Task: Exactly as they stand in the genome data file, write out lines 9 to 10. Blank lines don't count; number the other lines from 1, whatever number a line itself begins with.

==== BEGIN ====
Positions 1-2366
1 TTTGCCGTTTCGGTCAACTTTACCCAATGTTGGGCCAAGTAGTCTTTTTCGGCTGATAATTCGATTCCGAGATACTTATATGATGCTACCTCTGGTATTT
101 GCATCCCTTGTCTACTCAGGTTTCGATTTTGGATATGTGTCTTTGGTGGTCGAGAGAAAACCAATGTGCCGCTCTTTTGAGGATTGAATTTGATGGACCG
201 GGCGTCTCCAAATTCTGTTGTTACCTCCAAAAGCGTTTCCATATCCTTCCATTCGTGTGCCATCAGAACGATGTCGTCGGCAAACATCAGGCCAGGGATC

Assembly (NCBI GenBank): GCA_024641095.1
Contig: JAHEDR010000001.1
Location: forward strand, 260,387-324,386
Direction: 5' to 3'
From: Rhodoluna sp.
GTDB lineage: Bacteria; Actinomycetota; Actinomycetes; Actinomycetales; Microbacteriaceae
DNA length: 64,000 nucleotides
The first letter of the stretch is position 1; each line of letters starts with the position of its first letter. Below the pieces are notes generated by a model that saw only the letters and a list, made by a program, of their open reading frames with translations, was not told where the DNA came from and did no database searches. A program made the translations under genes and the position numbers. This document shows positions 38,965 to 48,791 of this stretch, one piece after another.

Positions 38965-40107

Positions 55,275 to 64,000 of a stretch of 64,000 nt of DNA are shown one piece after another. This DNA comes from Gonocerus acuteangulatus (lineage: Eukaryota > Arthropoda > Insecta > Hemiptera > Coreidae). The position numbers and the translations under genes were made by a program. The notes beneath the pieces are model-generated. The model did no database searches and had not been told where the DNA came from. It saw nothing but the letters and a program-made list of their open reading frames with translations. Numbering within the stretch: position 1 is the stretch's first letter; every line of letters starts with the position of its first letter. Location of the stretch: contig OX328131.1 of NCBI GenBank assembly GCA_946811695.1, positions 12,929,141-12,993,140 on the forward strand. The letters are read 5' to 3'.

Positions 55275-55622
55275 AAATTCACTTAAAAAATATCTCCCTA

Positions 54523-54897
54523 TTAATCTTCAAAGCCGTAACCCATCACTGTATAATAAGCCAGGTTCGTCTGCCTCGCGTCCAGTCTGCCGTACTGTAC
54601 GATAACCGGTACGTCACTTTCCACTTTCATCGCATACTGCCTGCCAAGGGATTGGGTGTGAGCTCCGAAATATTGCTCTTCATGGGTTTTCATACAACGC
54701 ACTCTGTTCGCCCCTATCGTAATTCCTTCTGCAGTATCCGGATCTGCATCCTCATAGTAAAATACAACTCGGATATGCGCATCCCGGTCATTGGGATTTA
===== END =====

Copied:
From: Rhodoluna sp.
GTDB lineage: Bacteria; Actinomycetota; Actinomycetes; Actinomycetales; Microbacteriaceae